Are there any laws or statutes that govern New York non-compete agreements?
No. Which is not to say there are no guidelines for how New York non-compete agreements are analyzed. Courts look at these on a case-by-case basis.
Under what circumstances will a New York Court enforce a non-compete agreement?
Only if the restrictions are reasonable. A non-compete agreement is only reasonable if:
- The restriction is no greater than necessary to protect the employers legitimate protectable interest;
- Does not impose an undue hardship upon the employee;
- Does not cause injury to the public; and
- Is reasonable in terms of duration and geographic scope.
What is a legitimate protectable interest?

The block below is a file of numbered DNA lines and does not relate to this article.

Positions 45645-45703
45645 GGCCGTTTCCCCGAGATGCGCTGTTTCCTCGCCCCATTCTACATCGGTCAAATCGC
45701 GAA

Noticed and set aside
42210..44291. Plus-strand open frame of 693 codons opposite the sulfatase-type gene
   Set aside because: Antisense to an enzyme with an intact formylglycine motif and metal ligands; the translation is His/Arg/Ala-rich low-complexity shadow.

- Trade secrets and confidential information.
- An employee's unique, special or extraordinary services going to a direct competitor.
Can courts modify a New York non-compete agreement, or just enforce some of it?
Yes. This is called the "Blue Pencil Doctrine." A judge can literally take a pencil (it doesn't have to be blue - frankly, it doesn't even have to be a pencil) and amend a non-compete agreement to make it compliant with New York law. There is no requirement to do so. A court can also just hold that the agreement is altogether unenforceable.
Does the employer have to pay the employee to sign the non-compete agreement?
No. Just being employed is sufficient consideration.
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